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Molly Carter, InsecureMolly (Yvonne Orji) is a successful, ambitious, rational lawyer and the last thing you'd expect is for her to suffer from any sort of mental illness. But like with many people out there, she does. And her accomplishments are what drives her into therapy, despite being apprehensive about opening up. But she eventually does and it's kind of comforting to see someone so "normal" confronting her struggles head-on.
This is what they taught us:It's understandable to be afraid of expressing feelings into actual words. But it can be extremely powerful telling someone a secret or burden that's been buried or carried for a long time.
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Hannah Baker and Jessica Davis, 13 Reasons WhyThe first season was a doozy, as it chronicled why Hannah (Katherine Langford) decided to die by suicide. She seemed like any typical teenage girl until we see her journey of humiliation and misery become increasingly horrific and heartbreaking and after witnessing the rape of Jessica (Alisha Boe), Hannah herself is raped. How they each dealt with their assaults was completely different. Hannah could no longer take it and chose suicide; Jessica was completely traumatized and for a while, didn't tell anyone but she eventually revealed the rape to her father and she attended group therapy.
This is what they taught us:There isn't a right way for victims of sexual violence to "be," but the emotional damage can be crippling. Jessica copes by skipping school and partying and drinking, trying to forget about it all, while Hannah does the opposite and withdraws and sinks further into her PTSD and her increasing depression.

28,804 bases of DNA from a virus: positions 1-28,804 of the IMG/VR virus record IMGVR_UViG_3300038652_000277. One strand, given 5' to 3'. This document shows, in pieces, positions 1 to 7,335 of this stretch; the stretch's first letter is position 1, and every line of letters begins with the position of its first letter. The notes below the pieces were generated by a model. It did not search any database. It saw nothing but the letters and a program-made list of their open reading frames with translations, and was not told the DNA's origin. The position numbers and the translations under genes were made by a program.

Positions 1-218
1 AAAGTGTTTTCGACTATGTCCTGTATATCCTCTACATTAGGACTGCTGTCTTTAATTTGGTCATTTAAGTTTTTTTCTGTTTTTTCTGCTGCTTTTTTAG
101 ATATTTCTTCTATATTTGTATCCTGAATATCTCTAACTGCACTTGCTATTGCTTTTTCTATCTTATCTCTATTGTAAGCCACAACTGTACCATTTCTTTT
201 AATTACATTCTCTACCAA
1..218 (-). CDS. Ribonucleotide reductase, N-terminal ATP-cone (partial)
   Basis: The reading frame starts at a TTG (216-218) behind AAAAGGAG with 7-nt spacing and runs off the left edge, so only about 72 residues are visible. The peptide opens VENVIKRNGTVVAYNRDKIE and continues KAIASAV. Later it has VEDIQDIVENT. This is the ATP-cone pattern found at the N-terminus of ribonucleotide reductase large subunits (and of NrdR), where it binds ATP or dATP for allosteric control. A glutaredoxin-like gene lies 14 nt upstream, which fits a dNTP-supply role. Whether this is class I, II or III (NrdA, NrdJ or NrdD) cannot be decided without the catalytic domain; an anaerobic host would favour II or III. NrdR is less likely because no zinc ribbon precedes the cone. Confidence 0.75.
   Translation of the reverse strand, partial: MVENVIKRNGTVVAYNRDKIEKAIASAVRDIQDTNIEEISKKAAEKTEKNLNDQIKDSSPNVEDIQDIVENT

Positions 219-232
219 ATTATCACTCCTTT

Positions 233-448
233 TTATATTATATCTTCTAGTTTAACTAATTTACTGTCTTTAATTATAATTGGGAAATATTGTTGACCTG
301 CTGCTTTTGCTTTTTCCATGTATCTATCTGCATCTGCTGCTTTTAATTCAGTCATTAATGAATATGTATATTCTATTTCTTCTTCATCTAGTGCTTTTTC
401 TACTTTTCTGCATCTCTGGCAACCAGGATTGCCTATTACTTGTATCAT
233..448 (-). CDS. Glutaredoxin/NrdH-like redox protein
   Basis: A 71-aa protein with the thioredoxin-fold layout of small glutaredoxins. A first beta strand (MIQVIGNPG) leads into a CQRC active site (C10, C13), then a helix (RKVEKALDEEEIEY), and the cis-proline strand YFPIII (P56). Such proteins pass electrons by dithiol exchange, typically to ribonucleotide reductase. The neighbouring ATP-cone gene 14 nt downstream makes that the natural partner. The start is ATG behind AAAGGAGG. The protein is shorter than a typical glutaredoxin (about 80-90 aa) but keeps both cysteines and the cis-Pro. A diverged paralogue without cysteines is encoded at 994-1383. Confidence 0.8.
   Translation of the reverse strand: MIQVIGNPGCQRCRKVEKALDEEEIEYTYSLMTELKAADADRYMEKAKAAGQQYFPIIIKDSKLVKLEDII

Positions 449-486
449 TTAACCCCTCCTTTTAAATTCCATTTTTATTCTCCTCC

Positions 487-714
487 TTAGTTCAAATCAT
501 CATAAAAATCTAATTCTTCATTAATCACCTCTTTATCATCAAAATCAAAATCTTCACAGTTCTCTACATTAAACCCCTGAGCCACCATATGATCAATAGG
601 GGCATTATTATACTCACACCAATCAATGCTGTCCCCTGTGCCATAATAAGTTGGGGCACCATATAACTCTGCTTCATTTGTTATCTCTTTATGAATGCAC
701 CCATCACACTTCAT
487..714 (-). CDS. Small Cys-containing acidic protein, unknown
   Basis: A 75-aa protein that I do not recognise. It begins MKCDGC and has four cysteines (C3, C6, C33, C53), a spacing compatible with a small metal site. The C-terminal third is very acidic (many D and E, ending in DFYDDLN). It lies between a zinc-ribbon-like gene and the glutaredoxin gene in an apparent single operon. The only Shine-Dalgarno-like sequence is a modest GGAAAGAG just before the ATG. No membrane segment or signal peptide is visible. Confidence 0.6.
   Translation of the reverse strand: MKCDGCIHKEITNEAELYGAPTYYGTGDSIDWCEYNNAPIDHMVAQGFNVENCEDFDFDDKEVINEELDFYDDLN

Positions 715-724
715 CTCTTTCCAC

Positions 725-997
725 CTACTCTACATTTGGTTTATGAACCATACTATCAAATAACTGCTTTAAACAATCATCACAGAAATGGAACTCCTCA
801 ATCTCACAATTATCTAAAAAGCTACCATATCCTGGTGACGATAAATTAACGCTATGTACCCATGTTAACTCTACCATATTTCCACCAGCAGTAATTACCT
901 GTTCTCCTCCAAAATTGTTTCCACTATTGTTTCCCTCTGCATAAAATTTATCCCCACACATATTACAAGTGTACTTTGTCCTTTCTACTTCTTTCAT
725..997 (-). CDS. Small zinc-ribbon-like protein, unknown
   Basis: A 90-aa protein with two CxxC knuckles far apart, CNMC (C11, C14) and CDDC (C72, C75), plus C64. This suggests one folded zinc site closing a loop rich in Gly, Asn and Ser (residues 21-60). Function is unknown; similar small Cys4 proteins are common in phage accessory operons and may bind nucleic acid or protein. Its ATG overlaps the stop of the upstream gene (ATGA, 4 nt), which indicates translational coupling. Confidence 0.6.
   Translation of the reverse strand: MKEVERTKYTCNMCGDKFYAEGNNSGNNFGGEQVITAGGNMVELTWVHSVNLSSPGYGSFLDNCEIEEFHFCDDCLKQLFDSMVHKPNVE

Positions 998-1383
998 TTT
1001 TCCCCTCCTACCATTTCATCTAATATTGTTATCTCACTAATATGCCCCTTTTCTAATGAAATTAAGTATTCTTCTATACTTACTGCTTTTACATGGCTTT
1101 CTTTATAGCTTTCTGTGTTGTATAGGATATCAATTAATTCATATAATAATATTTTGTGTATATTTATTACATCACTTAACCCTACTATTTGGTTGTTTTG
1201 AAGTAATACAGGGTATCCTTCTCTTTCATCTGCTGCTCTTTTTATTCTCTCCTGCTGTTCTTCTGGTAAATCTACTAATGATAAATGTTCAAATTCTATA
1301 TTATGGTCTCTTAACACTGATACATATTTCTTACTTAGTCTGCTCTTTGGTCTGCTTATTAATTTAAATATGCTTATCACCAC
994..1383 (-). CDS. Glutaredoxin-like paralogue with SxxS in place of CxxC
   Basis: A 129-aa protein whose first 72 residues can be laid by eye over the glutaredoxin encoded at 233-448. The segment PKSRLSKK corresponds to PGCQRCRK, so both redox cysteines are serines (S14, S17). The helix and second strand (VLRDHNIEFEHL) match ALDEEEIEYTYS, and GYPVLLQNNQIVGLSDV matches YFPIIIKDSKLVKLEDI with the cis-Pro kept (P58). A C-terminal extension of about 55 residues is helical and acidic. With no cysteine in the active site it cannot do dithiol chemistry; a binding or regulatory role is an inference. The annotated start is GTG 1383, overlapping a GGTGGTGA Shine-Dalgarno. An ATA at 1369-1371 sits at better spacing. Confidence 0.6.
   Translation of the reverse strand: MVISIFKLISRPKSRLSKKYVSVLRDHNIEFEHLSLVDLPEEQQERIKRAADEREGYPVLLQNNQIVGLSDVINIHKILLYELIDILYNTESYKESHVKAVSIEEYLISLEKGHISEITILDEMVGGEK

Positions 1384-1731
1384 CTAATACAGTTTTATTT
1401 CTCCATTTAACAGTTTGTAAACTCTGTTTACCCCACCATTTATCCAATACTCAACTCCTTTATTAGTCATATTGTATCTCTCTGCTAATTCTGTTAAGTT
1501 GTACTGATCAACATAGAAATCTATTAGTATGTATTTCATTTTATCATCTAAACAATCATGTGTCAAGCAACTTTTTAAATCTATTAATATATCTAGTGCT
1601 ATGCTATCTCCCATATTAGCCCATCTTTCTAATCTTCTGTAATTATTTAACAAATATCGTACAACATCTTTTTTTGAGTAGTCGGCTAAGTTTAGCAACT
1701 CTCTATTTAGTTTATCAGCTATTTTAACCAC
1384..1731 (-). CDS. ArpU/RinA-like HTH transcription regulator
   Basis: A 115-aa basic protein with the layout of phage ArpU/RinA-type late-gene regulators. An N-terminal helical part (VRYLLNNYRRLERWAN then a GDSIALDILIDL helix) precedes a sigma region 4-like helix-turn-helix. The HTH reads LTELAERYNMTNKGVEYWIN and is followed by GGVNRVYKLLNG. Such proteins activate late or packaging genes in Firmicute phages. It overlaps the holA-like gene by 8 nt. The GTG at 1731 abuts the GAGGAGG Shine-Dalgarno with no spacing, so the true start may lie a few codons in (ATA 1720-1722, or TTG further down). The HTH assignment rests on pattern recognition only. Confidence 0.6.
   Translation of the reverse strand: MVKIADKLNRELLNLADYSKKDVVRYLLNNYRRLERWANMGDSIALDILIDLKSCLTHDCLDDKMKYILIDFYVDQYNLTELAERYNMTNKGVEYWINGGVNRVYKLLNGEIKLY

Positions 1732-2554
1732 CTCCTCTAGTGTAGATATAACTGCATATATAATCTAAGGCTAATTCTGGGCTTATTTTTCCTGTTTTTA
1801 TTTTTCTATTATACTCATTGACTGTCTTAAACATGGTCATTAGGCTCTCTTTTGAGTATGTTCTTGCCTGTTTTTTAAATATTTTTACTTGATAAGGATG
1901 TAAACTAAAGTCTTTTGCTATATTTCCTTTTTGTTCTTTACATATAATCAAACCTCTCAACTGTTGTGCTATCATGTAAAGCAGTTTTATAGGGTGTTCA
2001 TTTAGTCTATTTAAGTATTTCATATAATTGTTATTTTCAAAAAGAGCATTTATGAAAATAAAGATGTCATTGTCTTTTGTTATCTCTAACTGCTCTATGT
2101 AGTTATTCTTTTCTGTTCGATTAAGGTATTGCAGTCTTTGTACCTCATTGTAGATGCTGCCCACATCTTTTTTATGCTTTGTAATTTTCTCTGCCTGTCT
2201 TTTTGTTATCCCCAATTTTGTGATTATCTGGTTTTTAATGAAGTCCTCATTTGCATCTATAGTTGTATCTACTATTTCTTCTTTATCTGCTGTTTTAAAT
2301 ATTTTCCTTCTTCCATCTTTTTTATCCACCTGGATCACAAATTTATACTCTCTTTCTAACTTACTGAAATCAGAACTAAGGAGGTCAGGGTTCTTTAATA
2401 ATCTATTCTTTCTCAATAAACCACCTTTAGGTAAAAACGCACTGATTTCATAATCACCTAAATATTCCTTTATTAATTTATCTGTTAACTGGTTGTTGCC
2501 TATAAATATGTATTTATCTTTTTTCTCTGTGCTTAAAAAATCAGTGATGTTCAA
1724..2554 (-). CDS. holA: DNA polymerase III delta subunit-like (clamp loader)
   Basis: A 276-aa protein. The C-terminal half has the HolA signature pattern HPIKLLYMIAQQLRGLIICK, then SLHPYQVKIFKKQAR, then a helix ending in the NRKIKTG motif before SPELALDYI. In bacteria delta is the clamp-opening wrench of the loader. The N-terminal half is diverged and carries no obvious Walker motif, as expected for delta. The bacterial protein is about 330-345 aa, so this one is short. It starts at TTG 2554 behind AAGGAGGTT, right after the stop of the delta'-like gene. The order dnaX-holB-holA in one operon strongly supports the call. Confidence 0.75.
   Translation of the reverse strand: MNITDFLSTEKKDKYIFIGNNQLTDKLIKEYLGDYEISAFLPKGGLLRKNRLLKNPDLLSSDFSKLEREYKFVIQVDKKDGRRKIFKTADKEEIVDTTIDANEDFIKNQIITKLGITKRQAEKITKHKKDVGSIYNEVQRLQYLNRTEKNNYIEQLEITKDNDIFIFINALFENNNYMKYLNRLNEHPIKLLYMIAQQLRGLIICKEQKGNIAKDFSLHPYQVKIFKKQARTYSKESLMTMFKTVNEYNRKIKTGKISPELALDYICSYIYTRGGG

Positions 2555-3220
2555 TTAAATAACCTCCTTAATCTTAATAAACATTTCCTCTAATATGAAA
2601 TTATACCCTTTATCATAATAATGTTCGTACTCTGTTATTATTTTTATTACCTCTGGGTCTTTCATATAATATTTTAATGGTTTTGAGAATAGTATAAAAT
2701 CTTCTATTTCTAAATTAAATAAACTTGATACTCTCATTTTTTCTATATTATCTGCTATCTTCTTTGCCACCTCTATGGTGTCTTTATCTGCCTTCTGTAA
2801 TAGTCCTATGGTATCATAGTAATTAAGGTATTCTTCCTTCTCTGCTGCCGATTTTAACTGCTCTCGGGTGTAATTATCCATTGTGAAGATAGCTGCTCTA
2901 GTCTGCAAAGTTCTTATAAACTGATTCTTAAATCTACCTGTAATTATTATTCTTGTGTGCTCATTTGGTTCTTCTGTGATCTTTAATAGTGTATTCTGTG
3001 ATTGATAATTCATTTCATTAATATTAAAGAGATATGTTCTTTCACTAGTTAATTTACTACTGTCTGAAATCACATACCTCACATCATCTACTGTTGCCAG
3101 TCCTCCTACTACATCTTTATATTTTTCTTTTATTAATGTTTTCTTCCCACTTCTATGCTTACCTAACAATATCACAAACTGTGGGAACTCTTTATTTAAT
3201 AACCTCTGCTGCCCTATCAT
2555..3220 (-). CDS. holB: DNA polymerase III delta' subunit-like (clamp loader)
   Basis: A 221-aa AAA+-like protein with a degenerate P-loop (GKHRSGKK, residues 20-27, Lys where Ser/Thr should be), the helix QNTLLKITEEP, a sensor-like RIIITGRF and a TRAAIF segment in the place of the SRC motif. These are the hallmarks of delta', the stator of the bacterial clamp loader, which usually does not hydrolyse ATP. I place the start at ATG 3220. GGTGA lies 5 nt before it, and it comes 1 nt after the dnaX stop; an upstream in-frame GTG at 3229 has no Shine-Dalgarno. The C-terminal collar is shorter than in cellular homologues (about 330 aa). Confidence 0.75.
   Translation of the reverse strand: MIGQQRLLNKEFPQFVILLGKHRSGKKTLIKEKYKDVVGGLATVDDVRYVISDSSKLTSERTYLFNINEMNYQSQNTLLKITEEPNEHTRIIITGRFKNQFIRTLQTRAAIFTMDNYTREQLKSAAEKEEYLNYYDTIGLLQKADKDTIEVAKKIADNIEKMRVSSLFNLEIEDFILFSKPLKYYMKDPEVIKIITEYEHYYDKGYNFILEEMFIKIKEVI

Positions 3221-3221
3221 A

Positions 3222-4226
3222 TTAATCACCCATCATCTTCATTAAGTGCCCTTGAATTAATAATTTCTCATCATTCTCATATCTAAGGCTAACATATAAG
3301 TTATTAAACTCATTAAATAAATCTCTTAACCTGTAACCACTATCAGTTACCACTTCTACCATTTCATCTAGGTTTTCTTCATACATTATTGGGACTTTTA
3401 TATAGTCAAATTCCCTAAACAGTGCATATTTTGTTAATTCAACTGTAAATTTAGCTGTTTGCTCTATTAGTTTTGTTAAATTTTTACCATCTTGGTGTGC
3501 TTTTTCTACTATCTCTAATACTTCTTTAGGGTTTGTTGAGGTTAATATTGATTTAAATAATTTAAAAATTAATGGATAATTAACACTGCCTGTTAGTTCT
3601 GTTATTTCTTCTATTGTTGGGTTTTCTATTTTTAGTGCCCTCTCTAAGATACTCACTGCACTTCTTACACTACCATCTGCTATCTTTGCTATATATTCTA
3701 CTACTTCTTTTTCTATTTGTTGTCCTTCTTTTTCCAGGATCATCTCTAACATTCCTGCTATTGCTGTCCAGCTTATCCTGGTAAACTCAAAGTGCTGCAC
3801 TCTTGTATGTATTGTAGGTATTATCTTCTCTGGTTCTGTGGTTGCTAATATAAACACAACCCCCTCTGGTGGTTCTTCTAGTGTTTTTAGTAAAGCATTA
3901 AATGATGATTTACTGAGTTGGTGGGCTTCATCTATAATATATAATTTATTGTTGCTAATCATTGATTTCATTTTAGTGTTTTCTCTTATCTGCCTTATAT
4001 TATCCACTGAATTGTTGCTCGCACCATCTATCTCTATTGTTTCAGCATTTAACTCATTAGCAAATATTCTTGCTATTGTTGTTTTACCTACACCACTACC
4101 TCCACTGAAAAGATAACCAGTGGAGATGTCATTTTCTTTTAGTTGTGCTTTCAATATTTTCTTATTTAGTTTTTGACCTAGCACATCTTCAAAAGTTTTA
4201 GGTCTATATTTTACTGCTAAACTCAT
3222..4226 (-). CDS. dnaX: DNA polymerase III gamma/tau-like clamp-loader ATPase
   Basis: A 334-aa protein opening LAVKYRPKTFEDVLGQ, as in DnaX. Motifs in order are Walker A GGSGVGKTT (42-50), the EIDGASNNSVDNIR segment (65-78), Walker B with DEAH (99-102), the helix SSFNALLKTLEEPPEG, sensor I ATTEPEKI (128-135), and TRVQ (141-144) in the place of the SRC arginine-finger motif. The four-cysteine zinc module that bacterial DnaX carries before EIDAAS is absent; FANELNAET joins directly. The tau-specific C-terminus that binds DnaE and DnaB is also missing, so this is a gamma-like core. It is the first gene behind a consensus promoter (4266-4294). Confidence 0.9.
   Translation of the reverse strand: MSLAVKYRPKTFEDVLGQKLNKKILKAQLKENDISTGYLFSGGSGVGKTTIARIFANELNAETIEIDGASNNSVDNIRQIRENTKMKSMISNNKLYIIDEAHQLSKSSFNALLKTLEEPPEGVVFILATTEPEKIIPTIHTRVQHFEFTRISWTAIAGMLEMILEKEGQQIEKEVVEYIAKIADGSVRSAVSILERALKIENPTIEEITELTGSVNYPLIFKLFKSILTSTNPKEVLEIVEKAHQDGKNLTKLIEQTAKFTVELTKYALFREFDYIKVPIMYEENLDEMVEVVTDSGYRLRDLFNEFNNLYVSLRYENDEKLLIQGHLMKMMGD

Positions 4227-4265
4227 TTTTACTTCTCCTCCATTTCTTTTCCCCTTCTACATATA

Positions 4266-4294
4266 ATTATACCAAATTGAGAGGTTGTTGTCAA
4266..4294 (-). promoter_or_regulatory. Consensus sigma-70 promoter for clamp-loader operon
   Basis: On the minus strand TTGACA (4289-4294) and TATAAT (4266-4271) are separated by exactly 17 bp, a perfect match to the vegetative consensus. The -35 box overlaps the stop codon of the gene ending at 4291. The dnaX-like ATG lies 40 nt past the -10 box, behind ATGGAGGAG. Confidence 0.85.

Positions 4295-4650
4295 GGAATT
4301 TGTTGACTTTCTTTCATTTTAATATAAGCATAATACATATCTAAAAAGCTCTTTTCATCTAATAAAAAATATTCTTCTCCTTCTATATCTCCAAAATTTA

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Suzanne “Crazy Eyes” Warren, Orange Is the New BlackWhile not always portrayed with sensitivity (and sometimes used for comic relief), the misunderstood Suzanne ‘Crazy Eyes’ Warren (Uzo Aduba) nevertheless quickly became a breakout fan favourite. Suzanne is a loyal, caring friend (she steps up for Piper when nobody else does), even if she is not always socially adept (she was imprisoned for developing a friendship with a child she considered her peer). She herself is child-like and often well-intentioned, but life continues to throw her curveballs; she’s faced parental abandonment, and mental health issues, such as psychosis and delusions. She can be unknowingly inappropriate, intense and unpredictable, and this makes her a target for both mockery and fear. She is a prolific writer and a creative force that becomes a hit with her prison mates when she self-publishes her surrealistic science-fiction erotica series called "The Time Hump Chronicles".
This is what they taught us:Suzanne’s character has inadvertently shined a light on the prejudice and misunderstandings many individuals with mental health issues face within the justice system. She teaches us that it can be difficult to thrive when our circumstances are toxic. Perhaps she would have benefitted from earlier interventions by mental health professionals, rather than being locked away in prison where she continued to face abuse.